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The Interlace — from ageing flats to World Building of the Year

When CapitaLand bought Gillman Heights Condominium in 2007, it was unthinkable that the ageing HUDC estate on Depot Road would be transformed into a vertical village that would eventually be named World Building of the Year. In 2015, The Interlace beat hundreds of finalists at the World Architecture Festival (WAF) to clinch the prestigious prize.

Featuring 31 interlocking superblocks stacked on top of one another, The Interlace was a reinterpretation of the hillside villages of Santorini in Greece, Liguria in Italy and Al Hajjara in Yemen. German-born architect Ole Scheeren, one of the condo’s lead designers, wanted to create something different from the plain vanilla buildings that dominate many cities.

Creative director Francis Chua, who bought a three-bedroom unit on his first visit to The Interlace showflat, says he was drawn to the project’s distinctive architecture. “The architecture is one of a kind. It piques the interest of many people, especially among the design community, who marvel at how the blocks can interlock with one another yet remain functional,” he says. Chua also trusted his agent’s recommendation as the latter’s investment advice had proven valuable in the past.

“The project gained international recognition when it took the World Building of the Year title. Even my brother who lives in Canada knows about the project and was pleasantly surprised to find out I live there,” Chua adds.

The Interlace stands on an elevated site, nestled within a 10km stretch of greenery, the Southern Ridges


Photo: Iwan Baan


Game changer

WAF is dubbed the Oscars of the architectural world. To win, projects must push boundaries in both form and function, and exemplify the future of cities and architecture. They must also be deeply-rooted in the communities they serve.

The Interlace was lauded as a trail trailblazer at WAF 2015 for its bold architecture, sustainable features and community-centric design. Scheeren has said that the project could have been built as 12 isolated towers. However, he chose to take a radical approach to “topple” the towers, making the vertical, horizontal.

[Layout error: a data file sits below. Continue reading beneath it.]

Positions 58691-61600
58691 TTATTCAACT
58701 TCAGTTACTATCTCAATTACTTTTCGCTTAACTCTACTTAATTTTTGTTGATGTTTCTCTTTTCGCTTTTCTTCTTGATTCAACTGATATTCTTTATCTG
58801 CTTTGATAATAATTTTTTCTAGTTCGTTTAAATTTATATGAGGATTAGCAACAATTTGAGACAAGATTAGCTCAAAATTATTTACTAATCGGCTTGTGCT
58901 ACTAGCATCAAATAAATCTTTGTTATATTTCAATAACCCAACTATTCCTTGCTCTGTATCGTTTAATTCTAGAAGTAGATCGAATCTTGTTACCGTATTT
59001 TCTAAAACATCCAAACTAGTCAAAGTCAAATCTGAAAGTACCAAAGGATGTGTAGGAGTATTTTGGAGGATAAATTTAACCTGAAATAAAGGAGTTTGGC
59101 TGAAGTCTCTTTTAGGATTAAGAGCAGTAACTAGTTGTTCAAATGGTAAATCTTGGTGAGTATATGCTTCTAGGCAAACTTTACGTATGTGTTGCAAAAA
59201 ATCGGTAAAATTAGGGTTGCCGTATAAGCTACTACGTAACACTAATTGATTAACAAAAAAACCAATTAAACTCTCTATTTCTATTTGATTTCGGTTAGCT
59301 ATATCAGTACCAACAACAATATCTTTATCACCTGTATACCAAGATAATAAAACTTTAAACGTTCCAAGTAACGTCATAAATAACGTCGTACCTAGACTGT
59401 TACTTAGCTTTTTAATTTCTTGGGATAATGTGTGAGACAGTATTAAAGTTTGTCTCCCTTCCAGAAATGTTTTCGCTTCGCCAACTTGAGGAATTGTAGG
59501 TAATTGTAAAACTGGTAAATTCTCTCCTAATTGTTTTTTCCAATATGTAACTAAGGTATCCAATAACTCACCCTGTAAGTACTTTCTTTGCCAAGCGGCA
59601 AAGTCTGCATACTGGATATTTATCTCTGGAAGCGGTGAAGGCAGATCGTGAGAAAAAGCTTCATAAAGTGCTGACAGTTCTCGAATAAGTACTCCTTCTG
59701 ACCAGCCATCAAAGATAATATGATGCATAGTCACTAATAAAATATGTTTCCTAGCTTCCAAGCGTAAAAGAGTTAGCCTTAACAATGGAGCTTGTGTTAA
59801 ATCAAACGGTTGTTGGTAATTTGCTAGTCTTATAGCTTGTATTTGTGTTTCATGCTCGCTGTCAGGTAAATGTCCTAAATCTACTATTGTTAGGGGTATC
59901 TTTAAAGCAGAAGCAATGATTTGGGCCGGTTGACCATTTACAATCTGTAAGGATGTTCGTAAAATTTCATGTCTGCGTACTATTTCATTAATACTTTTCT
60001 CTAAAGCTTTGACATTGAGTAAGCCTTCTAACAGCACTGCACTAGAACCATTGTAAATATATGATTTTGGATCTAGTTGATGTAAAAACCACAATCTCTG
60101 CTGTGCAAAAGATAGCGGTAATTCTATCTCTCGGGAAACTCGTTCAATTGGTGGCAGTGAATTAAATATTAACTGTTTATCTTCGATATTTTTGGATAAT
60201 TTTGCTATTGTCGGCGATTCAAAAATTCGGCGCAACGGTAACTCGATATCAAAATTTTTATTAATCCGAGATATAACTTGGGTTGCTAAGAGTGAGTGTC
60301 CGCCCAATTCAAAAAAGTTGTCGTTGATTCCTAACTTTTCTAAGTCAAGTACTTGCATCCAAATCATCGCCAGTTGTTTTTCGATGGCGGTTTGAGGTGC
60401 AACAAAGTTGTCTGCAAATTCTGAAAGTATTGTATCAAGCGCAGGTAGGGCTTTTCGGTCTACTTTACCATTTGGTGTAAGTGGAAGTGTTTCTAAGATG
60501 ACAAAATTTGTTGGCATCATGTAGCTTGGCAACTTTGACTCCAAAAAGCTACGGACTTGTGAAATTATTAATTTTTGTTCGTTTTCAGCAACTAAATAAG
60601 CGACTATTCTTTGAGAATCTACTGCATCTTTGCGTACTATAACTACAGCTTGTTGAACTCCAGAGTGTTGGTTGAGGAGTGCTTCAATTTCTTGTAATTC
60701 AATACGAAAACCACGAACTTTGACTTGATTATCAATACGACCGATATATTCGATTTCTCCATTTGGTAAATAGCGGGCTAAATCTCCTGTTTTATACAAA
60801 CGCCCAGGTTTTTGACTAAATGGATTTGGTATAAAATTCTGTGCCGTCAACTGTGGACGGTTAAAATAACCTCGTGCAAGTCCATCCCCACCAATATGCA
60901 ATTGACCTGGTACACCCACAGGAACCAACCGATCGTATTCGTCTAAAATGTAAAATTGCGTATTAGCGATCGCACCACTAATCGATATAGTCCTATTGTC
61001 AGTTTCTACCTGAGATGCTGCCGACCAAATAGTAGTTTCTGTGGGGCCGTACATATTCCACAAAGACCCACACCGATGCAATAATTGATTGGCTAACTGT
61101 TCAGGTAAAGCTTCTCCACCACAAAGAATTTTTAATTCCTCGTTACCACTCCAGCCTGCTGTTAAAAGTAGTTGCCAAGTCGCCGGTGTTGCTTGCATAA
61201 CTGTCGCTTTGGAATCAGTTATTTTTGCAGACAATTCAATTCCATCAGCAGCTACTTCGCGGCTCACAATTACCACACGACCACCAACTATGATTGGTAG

The criss-crossing blocks create pockets of space, forcing wind to travel through them and increasing their speed. This results in a wind-tunnel effect that makes the development cool and windy year-round. Scheeren also placed water features along the wind corridors and made use of the water vapour to further cool the condo.

Water features are placed along the wind corridors to further cool the development


Greenery, such as sky gardens and planted terraces, is incorporated in multiple locations throughout the buildings. Together with the extensive tropical foliage on the ground, The Interlace has green spaces that cover 112% of the site area.

The Spa Valley in a rainforest setting


The buildings envelop eight outdoor courtyards — Central Square, Water Park, Play Hills, Spa Valley, Theatre Plaza, Bamboo Garden, Lotus Pond and Waterfall Terrace — providing shade all day long.

A 1km running track bordering the development connects the various courtyards and gardens. The track is well lit, making it accessible to joggers and residents even at night. Chua says he enjoys strolling on the track with his mother. “It is cool and breezy in the evening and very relaxing,” he says.

Play Hills — one of the eight outdoor courtyards at The Interlace


Photo: CapitaLand


Unconventional site

The Interlace stands on an elevated site, nestled within a 10km stretch of greenery, the Southern Ridges. The project is a 10-minute drive from the CBD and 15 minutes from the Orchard Road shopping belt.

The site’s unique attributes present rare opportunities to create a bespoke development. For this reason, CapitaLand chose to partner Scheeren, who has made global statements through his iconic designs, such as the China Central Television Headquarters in Beijing, and MahaNakhon, a mixed-use development in Bangkok.

Notwithstanding the size of the site — about 8ha — Scheeren arranged the blocks in hexagonal grids, which allow for a generous distance between each home and maximum privacy. The site’s natural elevation also enables more units to enjoy unobstructed views.

The Interlace was jointly developed by CapitaLand and Hotel Properties. The 1,040-unit project was completed in 2013. Twenty units changed hands this year at an average price of $1,079 psf.


This article appeared in The Edge Property Pullout, Issue 792 (Aug 14, 2017) of The Edge Singapore

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